Nearly 1 in 5 children in the United States lives in a household with income below the official federal poverty line, and more than 2 in 5 children live in poor or near-poor households.
The negative outcomes associated with child poverty are well documented; however, the mechanisms causing the harm are not well understood. Studies often differ in how poverty and/or socioeconomic status are measured, making it difficult to contrast and reconcile findings across studies.
To reach the level of certainty needed to put ideas into practice at the policy level, La Follette School Professor Barbara (Bobbi) Wolfe and UW–Madison Professor of Psychology Seth Pollak propose a set of 12 core questions that can be easily integrated into studies of children’s development and that could allow direct comparisons between studies.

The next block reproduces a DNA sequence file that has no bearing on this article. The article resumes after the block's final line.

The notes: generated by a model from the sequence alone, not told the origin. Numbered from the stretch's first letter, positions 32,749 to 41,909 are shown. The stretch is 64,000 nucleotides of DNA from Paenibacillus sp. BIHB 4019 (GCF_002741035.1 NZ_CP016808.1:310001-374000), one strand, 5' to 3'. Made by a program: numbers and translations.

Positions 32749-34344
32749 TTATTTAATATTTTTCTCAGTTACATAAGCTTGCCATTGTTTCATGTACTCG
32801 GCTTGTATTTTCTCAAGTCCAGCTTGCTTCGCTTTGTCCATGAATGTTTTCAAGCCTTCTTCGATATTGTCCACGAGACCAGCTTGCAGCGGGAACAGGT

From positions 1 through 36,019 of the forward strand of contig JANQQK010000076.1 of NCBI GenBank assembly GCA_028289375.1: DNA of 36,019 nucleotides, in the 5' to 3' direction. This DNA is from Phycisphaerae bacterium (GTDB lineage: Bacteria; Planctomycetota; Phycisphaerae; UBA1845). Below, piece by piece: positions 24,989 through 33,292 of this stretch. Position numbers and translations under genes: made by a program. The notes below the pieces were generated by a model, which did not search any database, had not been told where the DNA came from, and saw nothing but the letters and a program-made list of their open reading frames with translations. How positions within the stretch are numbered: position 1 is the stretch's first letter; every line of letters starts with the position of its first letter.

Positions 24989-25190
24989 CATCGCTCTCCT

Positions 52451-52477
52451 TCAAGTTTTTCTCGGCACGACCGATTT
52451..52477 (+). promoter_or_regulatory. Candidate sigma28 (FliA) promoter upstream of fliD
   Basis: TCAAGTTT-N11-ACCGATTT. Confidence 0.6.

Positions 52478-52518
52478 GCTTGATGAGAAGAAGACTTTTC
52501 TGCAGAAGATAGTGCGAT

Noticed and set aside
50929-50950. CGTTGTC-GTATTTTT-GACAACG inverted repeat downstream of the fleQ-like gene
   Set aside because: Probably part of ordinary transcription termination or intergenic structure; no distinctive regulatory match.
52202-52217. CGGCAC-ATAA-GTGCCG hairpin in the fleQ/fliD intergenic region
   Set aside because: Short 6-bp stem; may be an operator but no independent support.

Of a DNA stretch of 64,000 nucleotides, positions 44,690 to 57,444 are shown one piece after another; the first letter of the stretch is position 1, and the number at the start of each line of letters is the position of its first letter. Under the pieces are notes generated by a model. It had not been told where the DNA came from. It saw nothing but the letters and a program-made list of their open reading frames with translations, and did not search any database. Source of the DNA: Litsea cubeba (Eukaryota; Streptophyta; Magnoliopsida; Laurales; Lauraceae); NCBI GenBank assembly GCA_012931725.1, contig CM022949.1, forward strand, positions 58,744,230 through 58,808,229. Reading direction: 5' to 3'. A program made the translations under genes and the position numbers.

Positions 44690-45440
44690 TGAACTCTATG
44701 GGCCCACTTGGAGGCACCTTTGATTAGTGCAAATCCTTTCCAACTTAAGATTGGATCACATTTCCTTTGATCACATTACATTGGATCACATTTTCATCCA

This research by Wolfe and Pollak received financial support from one of the first awards in the Herb Kohl Public Service Research Competition. Wolfe and Pollak are affiliates of UW–Madison’s Institute for Research on Poverty, which recently featured their work on its website.
Use of these common measures will help researchers to (a) use data from more than one sample to better test their hypothesis; (b) understand how differences in samples could lead to variations in results across studies; and (c) if this facilitates data sharing, expand the amount of data available for research with little additional cost.
To learn more, see the open access article Maximizing Research on the Adverse Effects of Child Poverty Through Consensus Measures in Developmental Science.